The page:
Cloud Connectivity

I've talked a little bit about why the Visible Value Chain, providing visibility to a company’s assets, is so important when designing enterprise apps.  Zebra helps enable this by providing item and transaction level tracking.  This is great, but if you can't aggregate it, analyze the data, and provide meaningful actions based on it, it is just data. 


The topic I want to discuss today is cloud connectivity.  I know it's boring and not a printer specific topic, but it's important for anyone writing applications.  I've written a number of database based applications to aggregate and distribute data to multiple users, but they have primarily been internal applications. Recently, one of them needed to be accessed to someone outside our intranet, and I found I had to learn again what the internet was all about and what it's turning into (as well as security, web development, etc). 


Those of you who have long experience with web development are probably sniggering behind your hands right now.  For most of my working life, I've written software for hardware that has had little internet capability.  I'm not talking about networking, we've got a long history of strength there, but true cloud connectivity is very recent for us.  So my understanding of cloud software has been limited.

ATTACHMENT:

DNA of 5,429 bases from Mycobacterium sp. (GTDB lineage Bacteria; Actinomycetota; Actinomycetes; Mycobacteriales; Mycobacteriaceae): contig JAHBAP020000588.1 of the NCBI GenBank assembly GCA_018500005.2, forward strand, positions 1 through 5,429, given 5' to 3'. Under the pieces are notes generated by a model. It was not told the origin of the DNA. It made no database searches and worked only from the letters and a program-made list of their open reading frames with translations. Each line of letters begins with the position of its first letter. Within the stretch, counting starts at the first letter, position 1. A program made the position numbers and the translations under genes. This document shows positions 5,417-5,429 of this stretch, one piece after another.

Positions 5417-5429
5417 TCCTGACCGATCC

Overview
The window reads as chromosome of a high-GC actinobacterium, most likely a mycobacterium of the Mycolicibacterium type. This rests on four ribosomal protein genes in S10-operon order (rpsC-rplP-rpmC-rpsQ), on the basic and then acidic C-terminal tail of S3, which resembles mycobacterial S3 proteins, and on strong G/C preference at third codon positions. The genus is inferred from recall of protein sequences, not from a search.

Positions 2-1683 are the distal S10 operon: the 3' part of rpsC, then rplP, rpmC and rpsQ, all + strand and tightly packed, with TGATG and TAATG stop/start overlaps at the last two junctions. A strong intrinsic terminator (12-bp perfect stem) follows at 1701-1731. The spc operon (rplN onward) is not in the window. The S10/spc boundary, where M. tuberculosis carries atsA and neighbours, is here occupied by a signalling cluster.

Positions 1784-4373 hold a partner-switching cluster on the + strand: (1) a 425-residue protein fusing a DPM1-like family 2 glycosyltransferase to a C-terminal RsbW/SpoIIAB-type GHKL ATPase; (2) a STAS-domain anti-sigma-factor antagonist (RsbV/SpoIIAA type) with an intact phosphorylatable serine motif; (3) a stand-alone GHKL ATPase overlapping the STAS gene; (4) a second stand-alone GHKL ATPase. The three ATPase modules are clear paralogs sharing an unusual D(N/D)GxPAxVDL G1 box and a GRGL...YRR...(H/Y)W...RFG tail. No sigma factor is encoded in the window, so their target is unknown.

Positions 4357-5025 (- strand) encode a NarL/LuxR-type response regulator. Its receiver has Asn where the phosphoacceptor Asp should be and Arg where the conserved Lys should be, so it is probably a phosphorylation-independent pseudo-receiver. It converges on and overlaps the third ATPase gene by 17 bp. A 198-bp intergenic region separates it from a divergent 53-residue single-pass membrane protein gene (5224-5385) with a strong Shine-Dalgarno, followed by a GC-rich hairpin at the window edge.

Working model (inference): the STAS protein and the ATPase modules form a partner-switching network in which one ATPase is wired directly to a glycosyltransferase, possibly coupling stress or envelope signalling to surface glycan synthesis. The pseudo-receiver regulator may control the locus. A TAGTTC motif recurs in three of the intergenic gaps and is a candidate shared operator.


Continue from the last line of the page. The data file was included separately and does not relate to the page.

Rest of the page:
With some of Zebra's most recent printer and firmware releases, we've added cloud connectivity.  We've done this through websockets that allow our devices to automatically connect to cloud or locally based servers.  Websockets are a newer standard communication protocol to enable client-server communications.  It is integrated into HTML5 javascript.  We've also created a server-side SDK to make it easy to communicate that way. 


If you are wondering why you should care, think about this.  Most web apps that need to print use the local drivers on the user's local computer.  If you are in an enterprise situation though this is not always ideal. The other option uses a Bluetooth application on a handheld computer, tablet, or smartphone.  This again is problematic and causes more work as you have to integrate printing in the app for whatever OS your customer is using. What if you need to send information to a device that is not in your local location?  What if you want to have the server decide where to print, rather than the user?


There are several tools out there but most are not designed to integrate well with enterprise cloud software.  The Zebra Link-OS SDK allows you to update or create apps in the cloud that can check status, send files or print jobs, and discover Link-OS printers, even if they are on different networks entirely.


  This is just one more step towards having a more interconnected world.  When the everyday devices like printers can connect to the cloud and tell you their status, it brings your customers that much more visibility.